- Cold flashes with goose bumps
- Involuntary kicking movements
- Muscle and bone pain
Symptoms of Heroin Overdose
Heroin overdose symptoms may include the following:
- Cold, clammy skin
- Pinpoint pupils
- Shallow breathing
Black Tar Heroin’s Addiction Potential
Use of black tar heroin in any form — injecting, inhaling, smoking or swallowing – can cause immediate harm and lead to addiction. As an illegal, Schedule I drug, heroin (including black tar heroin) is in the group of the most highly addictive drugs.
There is no safe way of ingesting heroin. Users can die from an overdose or become addicted by snorting, smoking or injecting it. Addiction can even result after the first or second use. Once addicted, black tar heroin users suffer severe cravings for the drug and are constantly in search of the next dose.
Why Users Substitute Black Tar Heroin for OxyContin
It boils down to a simple case of economics and availability. Black tar heroin offers the same — or better, some users would say — high as OxyContin, but it’s far less expensive. On the street, OxyContin goes for about $80 per pill, and users require 5-6 pills a day. Compare that to about $50 for a day’s worth of black tar heroin, and it’s a no-brainer.
Black tar heroin is also easier to come by for users and addicts. With the ingenious marketing and home-delivery campaign that suppliers of Mexican black tar heroin have introduced into the U.S., users can place their orders by phone and the drug is delivered to the location of their choice. No longer do users have to go to seedy parts of town, putting themselves at risk of criminal behavior (attacks by gangs, other drug users, and arrest). In addition, the new targets for the drug are white and members of the middle class. And the supply of black tar heroin to the U.S. is steadily increasing.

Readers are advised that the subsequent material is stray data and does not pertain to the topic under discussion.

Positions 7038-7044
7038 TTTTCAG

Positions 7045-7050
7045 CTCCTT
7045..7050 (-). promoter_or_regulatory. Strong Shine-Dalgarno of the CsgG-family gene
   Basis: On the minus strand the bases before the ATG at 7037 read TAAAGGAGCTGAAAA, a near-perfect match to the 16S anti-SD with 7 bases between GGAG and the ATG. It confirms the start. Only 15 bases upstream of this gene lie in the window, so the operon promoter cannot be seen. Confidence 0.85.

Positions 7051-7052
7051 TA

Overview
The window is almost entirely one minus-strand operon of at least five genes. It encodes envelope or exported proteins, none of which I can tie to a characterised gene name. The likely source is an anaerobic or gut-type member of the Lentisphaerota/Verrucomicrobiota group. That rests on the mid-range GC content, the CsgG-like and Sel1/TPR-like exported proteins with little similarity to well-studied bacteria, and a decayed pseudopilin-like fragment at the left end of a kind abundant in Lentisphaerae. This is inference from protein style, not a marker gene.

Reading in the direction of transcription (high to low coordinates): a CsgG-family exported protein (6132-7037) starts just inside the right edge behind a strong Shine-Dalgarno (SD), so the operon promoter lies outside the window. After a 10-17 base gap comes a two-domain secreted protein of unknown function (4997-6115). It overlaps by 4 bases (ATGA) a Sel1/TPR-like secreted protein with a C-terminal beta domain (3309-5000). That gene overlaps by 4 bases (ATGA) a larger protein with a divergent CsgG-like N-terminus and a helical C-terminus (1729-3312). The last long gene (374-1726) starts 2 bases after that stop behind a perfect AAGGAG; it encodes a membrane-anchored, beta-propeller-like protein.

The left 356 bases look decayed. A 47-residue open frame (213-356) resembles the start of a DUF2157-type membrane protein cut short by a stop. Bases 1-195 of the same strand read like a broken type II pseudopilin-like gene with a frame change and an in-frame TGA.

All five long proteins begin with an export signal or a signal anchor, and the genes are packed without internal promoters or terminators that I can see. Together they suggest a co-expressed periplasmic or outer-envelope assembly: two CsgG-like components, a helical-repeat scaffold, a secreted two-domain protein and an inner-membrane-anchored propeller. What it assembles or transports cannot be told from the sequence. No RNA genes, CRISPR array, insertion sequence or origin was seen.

So, too, are the deaths. With potency far greater than in years past, today’s black tar heroin is far more addicting and dangerous than other heroin on the streets. Users, having no tolerance for the increased purity, quickly become addicted or may overdose and die.
New users, especially, seeking a quick high, have no knowledge of the potentially life-threatening consequences. Once they are addicted, they are locked into the downward drug spiral so common to long-term addiction. It isn’t that they can’t be treated, but that they often don’t wish to change their addictive behavior. For many, long-term use of black tar heroin results in massive bacterial or soft-tissue infections, wound botulism, and other complications — any of which may end in death.
Statistics Tell Only Part of the Story
The percentage and total numbers of users and/or abusers of pain relievers and heroin (which would include black tar heroin, but are not broken down as to type of heroin), are an interesting way to look at the problem. It is important to put the prevalence of these two drugs into perspective.